Tallow controversy over new fiver

Jo Francis
Wednesday, November 30, 2016

A petition calling on the Bank of England to remove tallow from the substrate used for the new polymer fiver has reached more than 97,000 signatures.

The petition on Change.org was set up by vegan Doug Maw. It states: “The new £5 notes contain animal fat in the form of tallow. This is unacceptable to millions of vegans, vegetarians, Hindus, Sikhs, Jains and others in the UK. We demand that you cease to use animal products in the production of currency that we have to use.”

At the time of writing the number of people supporting the petition had reach 97,448.

Responding to queries from Twitter users about the composition of the note, the Bank of England tweeted: "There is a trace of tallow in the polymer pellets used in the base substrate of the polymer £5 notes."

The new fiver was issued in September. It is printed by De La Rue, on a substrate made by Innovia Films in Wigton, Cumbria.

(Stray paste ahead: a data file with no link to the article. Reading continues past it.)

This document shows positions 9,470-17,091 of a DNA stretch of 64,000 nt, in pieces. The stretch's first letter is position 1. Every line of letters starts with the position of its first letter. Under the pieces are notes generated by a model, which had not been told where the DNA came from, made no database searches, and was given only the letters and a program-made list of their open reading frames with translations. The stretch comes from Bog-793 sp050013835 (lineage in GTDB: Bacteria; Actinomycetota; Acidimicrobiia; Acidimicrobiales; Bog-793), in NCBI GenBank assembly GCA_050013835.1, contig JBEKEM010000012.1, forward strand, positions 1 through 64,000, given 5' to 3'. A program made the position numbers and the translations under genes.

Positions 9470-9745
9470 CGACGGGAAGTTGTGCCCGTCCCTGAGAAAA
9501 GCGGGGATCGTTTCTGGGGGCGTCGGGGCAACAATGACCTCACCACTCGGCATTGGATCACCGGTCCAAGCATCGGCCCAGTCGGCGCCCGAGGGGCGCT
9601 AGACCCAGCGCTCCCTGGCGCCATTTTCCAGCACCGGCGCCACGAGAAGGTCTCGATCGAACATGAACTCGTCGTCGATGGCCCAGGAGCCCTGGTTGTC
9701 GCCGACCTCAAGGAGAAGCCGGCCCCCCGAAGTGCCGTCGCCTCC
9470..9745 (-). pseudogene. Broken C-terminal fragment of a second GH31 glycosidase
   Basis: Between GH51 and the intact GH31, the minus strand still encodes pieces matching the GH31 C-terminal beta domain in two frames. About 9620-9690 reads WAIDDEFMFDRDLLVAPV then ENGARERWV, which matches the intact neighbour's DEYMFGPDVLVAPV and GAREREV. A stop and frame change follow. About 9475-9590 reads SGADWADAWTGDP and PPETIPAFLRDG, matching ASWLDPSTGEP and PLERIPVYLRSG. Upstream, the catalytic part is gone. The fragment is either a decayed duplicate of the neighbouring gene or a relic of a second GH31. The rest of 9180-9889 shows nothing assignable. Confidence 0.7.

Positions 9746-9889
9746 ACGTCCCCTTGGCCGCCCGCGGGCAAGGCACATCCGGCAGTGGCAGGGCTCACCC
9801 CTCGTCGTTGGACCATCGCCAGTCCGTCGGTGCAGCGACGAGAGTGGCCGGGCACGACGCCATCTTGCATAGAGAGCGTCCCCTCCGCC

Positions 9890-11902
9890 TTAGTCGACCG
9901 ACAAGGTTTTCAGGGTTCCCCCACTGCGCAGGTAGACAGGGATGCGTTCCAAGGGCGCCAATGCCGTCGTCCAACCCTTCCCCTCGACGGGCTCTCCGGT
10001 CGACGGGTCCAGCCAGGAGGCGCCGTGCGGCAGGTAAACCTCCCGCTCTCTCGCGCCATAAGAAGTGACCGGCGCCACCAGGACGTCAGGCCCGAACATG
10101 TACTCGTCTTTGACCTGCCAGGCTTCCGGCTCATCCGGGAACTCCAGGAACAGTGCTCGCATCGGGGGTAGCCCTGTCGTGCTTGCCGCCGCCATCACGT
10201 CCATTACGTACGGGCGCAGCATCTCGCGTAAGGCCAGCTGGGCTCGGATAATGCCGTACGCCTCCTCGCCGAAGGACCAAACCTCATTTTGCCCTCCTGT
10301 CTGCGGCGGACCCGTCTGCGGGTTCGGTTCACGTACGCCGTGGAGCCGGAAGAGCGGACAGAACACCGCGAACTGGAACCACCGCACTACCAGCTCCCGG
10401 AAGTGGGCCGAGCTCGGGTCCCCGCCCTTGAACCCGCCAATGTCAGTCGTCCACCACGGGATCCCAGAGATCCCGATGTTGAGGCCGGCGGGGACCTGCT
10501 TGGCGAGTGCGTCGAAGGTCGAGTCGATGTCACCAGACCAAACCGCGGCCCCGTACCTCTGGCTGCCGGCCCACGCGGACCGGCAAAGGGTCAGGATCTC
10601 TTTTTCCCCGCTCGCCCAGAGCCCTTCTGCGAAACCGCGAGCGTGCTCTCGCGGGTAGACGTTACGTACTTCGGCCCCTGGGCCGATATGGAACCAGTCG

The substrate is understood to use stearic acid, derived from tallow.

Innovia Films issued a statement. It said: “Resins used to make polymer banknotes contain small amounts of additives that act as stabilisers, anti-block, anti-static or slip agents or as other functional processing aids. These additives, which are important for the final properties of the banknote and very commonly used across the plastics industry, make up less than one per cent of the resin and will include tiny traces of tallow.” 

It’s not clear if De La Rue’s own polymer substrate Safeguard, which is used for the polymer notes issued by three Scottish banks, also contains the substance. 


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